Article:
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Three essays on benchmarks, derivatives and OTC markets

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thesis
posted on 28.03.2022, 21:35 by Tom Steffen
This dissertation consists of three empirical studies. Collectively, the chapters cover over the-counter(OTC) markets and assess the interactions with centralized exchange-traded markets via benchmarks and financial derivatives. Chapter 1, "The impact of commodity benchmarks on derivatives markets: The case of the Dated Brent assessment and Brent futures", examines the response of the futures market to the key spot oil benchmark assessed and published by Platts. Futures trading activity intensifies during the assessment window and aligns with the direction of the upcoming benchmark publication. A substantially increased arrival rate of informed traders suggests that sophisticated traders induce the futures price run-up ahead of the Dated Brent assessment ending point. The general increase in the arrival rates of both informed and uninformed traders during the assessment window underscores the benchmark's significance as a critical financial market infrastructure element. Chapter 2, "Skin in the game: Resource proximity and price impact", exploits a novel dataset incorporating OTC oil forward trading with exchange-traded futures activity to investigate the intricate interactions between both markets. I confirm that the futures market is the uncontested information leader, but that the forward market contributes a non-negligible proportion to the determination of the efficient oil price. Further, I find that fundamental supply and demand information, likely gained through 'skin in the game' in upstream and downstream oil infrastructure, proxied by the traders' centrality in the forward market, is revealed to the futures market by their forward trading activity. Chapter 3, "The visible hand: Benchmarks, regulation, and liquidity", suggests that a more precise assessment of the OTC interest rate swap benchmark can enhance welfare by improving the traders' ability to monitor the dealers. The transition from the unregulated submission-based ISDAFIX regime to the more transparent and regulated market-based ICE Swap Rate regime provides a natural experiment for testing this proposition empirically. Utilizing proprietary electronic order book data for USD interest rate swaps, I confirm that liquidity in the underlying swaps, affected by the regime switch, improves significantly more vis-à-vis swaps not impacted by the change in assessment procedure.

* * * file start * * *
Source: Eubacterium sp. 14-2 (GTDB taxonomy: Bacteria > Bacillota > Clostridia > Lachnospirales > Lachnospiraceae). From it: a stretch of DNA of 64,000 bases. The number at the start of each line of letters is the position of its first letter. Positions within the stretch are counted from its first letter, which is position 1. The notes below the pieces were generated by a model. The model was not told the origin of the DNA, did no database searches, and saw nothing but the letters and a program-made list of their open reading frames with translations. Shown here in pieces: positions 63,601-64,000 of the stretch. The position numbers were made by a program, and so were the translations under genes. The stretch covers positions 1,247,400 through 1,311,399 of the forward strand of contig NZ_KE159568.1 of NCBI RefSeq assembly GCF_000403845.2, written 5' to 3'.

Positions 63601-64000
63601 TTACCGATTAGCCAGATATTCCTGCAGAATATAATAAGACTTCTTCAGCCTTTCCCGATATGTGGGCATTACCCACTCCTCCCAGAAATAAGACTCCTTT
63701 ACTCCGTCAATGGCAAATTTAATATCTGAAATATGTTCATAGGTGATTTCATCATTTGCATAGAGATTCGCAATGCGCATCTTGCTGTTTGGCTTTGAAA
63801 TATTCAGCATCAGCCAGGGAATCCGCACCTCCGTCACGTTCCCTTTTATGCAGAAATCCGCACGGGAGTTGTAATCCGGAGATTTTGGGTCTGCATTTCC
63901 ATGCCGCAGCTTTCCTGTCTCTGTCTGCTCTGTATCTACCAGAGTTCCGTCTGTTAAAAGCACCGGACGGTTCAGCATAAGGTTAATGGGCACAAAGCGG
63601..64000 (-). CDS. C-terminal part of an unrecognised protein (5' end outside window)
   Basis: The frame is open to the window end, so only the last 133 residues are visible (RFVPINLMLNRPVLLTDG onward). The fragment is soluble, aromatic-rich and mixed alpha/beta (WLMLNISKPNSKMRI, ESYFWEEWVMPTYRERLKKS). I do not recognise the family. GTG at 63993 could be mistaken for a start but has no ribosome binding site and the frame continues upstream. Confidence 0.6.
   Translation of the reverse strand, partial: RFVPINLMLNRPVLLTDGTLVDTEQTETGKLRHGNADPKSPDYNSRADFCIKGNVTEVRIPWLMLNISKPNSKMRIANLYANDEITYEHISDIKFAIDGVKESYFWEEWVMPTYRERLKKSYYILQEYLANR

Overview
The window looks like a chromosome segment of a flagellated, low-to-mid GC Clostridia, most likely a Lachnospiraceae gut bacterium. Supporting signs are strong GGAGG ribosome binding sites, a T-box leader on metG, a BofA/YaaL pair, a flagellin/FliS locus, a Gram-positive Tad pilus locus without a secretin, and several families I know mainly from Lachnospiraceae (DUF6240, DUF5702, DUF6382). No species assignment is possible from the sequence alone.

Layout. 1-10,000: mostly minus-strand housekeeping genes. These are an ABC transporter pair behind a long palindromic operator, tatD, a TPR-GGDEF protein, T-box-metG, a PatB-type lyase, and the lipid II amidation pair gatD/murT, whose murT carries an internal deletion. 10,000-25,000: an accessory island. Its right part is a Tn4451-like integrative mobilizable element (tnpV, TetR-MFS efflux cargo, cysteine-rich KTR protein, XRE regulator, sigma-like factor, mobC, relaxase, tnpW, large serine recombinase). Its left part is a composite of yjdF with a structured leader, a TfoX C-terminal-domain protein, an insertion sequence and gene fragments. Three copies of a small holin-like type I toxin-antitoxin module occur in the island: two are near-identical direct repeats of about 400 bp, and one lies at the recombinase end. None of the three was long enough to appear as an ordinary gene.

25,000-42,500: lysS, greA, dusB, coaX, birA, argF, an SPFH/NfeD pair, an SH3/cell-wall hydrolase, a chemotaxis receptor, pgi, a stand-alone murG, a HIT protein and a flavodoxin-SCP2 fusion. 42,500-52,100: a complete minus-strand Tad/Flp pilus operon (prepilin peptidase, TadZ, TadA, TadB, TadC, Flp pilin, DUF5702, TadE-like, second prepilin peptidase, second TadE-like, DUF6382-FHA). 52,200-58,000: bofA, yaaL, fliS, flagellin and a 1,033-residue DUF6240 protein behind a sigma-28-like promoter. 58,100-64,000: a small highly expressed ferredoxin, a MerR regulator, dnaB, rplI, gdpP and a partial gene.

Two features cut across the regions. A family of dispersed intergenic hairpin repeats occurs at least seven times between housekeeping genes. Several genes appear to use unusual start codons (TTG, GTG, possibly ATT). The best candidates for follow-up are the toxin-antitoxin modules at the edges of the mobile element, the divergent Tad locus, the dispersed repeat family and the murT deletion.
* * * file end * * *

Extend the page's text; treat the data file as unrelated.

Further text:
History

Alternative Title

3 essays on benchmarks, derivatives and OTC markets

Table of Contents

0. Introduction -- 1. The impact of commodity benchmarks on derivative markets: the case of the dated Brent assessment and Brent futures -- 2. Skin in the game: resource proximity and price impact -- 3. The visible hand: benchmarks, regulation and liquidity -- 4. Conclusion -- Appendix.

Notes

Bibliography: pages 184-200 Thesis by publication. A cotutelle thesis with the University of Edinburgh.

Awarding Institution

Macquarie University

Degree Type

Thesis PhD

Degree

PhD, Macquarie University, Macquarie Graduate School of Management

Department, Centre or School

Macquarie Graduate School of Management

Year of Award

2018

Principal Supervisor

Vito Mollica

Rights

Copyright Tom Steffen 2018 Copyright disclaimer: http://mq.edu.au/library/copyright

Language

English

Extent

1 online resource (xxiii, 201 pages)

Former Identifiers

mq:71093 http://hdl.handle.net/1959.14/1270781